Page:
I meet very few gays and lesbians who do not openly share about early wounds, early shame, early rejection and an early sense of condemnation. The vast majority can tell of serious early wounds that left them feeling rejected in one way or another…
Some LGBT+ persons deny any wounds, shame, rejection or condemnation. Some genuinely are not aware of such things. Some may simply not remember. But some fear that this information will be used against them to prove why their orientation is flawed – instead of made by God. I can understand that concern. Yet I could plead with such persons that honestly talking about and working through such brokenness will help ANYONE enter more healthy relationships if there are indeed ‘issues’ to be worked through.
Without getting into a definitive cause of homosexual orientation, researchers on both sides of the debate openly admit that this is such a complex issue of such great variation that isolating a single, definitive cause is not possible and may never be possible. As I have talked to more and more individuals, I have learned that there might be as many as 15 different forms of homosexuality. This is complex stuff…there are no easy-isms that fill in all the unknowns; there are many unknowns.
But this we do know: researchers on both sides of this debate accept that both nature (biology, hormones) and nurture (relationships, experiences) play a role in homosexual orientation. As non-scientists and non-researchers (speaking for most of us), we have no ability to reverse the impact of nature factors…whatever they may be. As people of faith who are relationally engaged with Jesus Christ, we can do something to offer a healing balm to ALL people who have been damaged by relational deficit and disconnection.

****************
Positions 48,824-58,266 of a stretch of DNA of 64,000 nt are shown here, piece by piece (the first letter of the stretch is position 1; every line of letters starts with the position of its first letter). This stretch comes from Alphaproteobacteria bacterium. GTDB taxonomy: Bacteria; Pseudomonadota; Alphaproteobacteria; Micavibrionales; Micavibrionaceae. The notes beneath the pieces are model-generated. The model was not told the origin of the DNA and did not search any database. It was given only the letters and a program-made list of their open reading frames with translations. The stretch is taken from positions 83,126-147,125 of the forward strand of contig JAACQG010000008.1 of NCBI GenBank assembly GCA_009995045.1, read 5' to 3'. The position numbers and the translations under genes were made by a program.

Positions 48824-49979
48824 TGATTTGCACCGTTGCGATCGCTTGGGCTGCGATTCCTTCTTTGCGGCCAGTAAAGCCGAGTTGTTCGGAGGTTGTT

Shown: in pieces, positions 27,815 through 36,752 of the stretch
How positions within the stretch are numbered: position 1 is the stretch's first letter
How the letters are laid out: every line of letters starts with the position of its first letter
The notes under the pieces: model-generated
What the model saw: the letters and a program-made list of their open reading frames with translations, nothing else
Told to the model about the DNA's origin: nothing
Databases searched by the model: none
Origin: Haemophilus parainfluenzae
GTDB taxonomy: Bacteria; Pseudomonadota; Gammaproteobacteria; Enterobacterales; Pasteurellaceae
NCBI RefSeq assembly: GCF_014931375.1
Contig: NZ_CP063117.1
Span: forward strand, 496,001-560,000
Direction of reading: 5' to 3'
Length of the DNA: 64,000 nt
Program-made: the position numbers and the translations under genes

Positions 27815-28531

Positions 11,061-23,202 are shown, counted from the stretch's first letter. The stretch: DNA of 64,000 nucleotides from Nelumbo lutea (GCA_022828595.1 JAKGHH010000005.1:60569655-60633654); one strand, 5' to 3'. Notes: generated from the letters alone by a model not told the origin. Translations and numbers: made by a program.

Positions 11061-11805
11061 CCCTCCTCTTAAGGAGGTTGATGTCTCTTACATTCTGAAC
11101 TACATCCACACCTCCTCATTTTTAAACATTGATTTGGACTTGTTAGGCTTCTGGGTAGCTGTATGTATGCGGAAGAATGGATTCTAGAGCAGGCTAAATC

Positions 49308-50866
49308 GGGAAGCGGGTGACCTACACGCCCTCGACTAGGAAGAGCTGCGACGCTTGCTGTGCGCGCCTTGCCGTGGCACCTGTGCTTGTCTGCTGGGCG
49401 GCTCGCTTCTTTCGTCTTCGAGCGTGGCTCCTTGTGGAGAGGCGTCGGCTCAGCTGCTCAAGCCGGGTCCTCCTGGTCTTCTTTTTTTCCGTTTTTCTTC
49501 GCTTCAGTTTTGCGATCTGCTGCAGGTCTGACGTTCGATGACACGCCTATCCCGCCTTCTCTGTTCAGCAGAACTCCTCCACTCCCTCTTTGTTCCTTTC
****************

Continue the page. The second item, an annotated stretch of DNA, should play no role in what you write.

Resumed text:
We cannot ‘fix’ or ‘change’ one’s sexual orientation; but we can offer the powerful presence of Christ who is the Great Physician to ALL people. We can offer His presence because we have personally experienced it and because He dwells inside us. Unlike many voices of the past, we know that healing does not always imply a removal of temptation. But Christ can give us peace, joy, freedom, purpose, mission and satisfying community in the midst of temptation. That is to say, many of us – from ALL kinds of backgrounds and dispositions and identities and orientations – know that it is possible to move forward in spite of our lingering brokenness. That no longer has to hold us back from life…
In light of this, we the church have a lot of moving forward to do in ministry to LGBT+ persons. Years ago, we viewed their orientation as an intentional choice – a choice to voluntarily have such attractions. They were caught in a no-man’s land where they could not deny the attractions and yet the Gospel was often denied as available to them if they refused to deny the attractions. This was and is spiritual abuse and extremely damaging to the spiritual, emotional, and mental health of anyone forced to deny something so intrinsic within…whatever the cause.